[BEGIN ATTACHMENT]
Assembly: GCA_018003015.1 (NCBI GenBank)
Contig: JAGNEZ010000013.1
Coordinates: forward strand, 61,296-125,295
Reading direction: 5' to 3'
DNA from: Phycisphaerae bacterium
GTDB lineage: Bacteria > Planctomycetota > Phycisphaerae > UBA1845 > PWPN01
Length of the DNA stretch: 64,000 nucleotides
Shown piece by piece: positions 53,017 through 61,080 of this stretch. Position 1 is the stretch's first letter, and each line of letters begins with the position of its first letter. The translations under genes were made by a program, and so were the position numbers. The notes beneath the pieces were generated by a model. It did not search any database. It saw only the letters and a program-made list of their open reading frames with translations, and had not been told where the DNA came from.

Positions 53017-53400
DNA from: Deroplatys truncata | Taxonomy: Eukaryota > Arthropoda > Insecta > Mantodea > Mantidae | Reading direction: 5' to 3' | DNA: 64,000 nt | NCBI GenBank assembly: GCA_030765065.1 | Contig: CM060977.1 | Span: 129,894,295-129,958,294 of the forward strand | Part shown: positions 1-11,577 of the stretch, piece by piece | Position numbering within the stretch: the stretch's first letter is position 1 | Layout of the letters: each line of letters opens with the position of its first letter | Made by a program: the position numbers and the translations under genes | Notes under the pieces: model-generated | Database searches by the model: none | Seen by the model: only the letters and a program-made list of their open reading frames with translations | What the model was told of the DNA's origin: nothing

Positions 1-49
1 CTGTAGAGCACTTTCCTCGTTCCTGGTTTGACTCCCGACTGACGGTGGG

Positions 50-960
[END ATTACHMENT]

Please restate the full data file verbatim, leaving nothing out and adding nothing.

Assembly: GCA_018003015.1 (NCBI GenBank)
Contig: JAGNEZ010000013.1
Coordinates: forward strand, 61,296-125,295
Reading direction: 5' to 3'
DNA from: Phycisphaerae bacterium
GTDB lineage: Bacteria > Planctomycetota > Phycisphaerae > UBA1845 > PWPN01
Length of the DNA stretch: 64,000 nucleotides
Shown piece by piece: positions 53,017 through 61,080 of this stretch. Position 1 is the stretch's first letter, and each line of letters begins with the position of its first letter. The translations under genes were made by a program, and so were the position numbers. The notes beneath the pieces were generated by a model. It did not search any database. It saw only the letters and a program-made list of their open reading frames with translations, and had not been told where the DNA came from.

Positions 53017-53400
DNA from: Deroplatys truncata | Taxonomy: Eukaryota > Arthropoda > Insecta > Mantodea > Mantidae | Reading direction: 5' to 3' | DNA: 64,000 nt | NCBI GenBank assembly: GCA_030765065.1 | Contig: CM060977.1 | Span: 129,894,295-129,958,294 of the forward strand | Part shown: positions 1-11,577 of the stretch, piece by piece | Position numbering within the stretch: the stretch's first letter is position 1 | Layout of the letters: each line of letters opens with the position of its first letter | Made by a program: the position numbers and the translations under genes | Notes under the pieces: model-generated | Database searches by the model: none | Seen by the model: only the letters and a program-made list of their open reading frames with translations | What the model was told of the DNA's origin: nothing

Positions 1-49
1 CTGTAGAGCACTTTCCTCGTTCCTGGTTTGACTCCCGACTGACGGTGGG

Positions 50-960